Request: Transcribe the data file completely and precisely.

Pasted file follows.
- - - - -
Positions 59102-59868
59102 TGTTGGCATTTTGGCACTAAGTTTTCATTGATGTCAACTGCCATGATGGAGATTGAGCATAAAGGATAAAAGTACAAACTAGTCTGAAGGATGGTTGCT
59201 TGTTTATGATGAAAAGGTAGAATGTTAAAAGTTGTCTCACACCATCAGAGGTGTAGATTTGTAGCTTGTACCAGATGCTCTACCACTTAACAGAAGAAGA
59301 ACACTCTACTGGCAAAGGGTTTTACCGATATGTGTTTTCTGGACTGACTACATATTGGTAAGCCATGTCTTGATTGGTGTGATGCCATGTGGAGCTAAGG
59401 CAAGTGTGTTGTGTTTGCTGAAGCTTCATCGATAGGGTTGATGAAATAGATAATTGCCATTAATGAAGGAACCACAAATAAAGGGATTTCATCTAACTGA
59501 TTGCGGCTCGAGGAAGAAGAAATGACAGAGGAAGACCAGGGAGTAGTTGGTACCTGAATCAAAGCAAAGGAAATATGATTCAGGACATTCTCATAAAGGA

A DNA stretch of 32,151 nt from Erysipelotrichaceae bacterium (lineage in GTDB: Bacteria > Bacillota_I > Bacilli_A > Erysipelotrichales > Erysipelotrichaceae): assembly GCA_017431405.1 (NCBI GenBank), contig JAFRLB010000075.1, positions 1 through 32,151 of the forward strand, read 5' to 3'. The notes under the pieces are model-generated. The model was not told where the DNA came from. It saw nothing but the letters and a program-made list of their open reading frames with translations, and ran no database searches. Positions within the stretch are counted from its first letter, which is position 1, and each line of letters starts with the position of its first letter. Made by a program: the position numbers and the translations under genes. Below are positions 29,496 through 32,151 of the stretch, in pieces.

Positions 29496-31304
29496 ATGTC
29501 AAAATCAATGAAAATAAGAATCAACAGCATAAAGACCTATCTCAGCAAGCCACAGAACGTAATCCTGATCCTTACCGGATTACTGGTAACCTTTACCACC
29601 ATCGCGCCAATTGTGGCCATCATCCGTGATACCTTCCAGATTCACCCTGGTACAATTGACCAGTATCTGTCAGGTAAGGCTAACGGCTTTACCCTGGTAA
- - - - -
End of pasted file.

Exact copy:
Positions 59102-59868
59102 TGTTGGCATTTTGGCACTAAGTTTTCATTGATGTCAACTGCCATGATGGAGATTGAGCATAAAGGATAAAAGTACAAACTAGTCTGAAGGATGGTTGCT
59201 TGTTTATGATGAAAAGGTAGAATGTTAAAAGTTGTCTCACACCATCAGAGGTGTAGATTTGTAGCTTGTACCAGATGCTCTACCACTTAACAGAAGAAGA
59301 ACACTCTACTGGCAAAGGGTTTTACCGATATGTGTTTTCTGGACTGACTACATATTGGTAAGCCATGTCTTGATTGGTGTGATGCCATGTGGAGCTAAGG
59401 CAAGTGTGTTGTGTTTGCTGAAGCTTCATCGATAGGGTTGATGAAATAGATAATTGCCATTAATGAAGGAACCACAAATAAAGGGATTTCATCTAACTGA
59501 TTGCGGCTCGAGGAAGAAGAAATGACAGAGGAAGACCAGGGAGTAGTTGGTACCTGAATCAAAGCAAAGGAAATATGATTCAGGACATTCTCATAAAGGA

A DNA stretch of 32,151 nt from Erysipelotrichaceae bacterium (lineage in GTDB: Bacteria > Bacillota_I > Bacilli_A > Erysipelotrichales > Erysipelotrichaceae): assembly GCA_017431405.1 (NCBI GenBank), contig JAFRLB010000075.1, positions 1 through 32,151 of the forward strand, read 5' to 3'. The notes under the pieces are model-generated. The model was not told where the DNA came from. It saw nothing but the letters and a program-made list of their open reading frames with translations, and ran no database searches. Positions within the stretch are counted from its first letter, which is position 1, and each line of letters starts with the position of its first letter. Made by a program: the position numbers and the translations under genes. Below are positions 29,496 through 32,151 of the stretch, in pieces.

Positions 29496-31304
29496 ATGTC
29501 AAAATCAATGAAAATAAGAATCAACAGCATAAAGACCTATCTCAGCAAGCCACAGAACGTAATCCTGATCCTTACCGGATTACTGGTAACCTTTACCACC
29601 ATCGCGCCAATTGTGGCCATCATCCGTGATACCTTCCAGATTCACCCTGGTACAATTGACCAGTATCTGTCAGGTAAGGCTAACGGCTTTACCCTGGTAA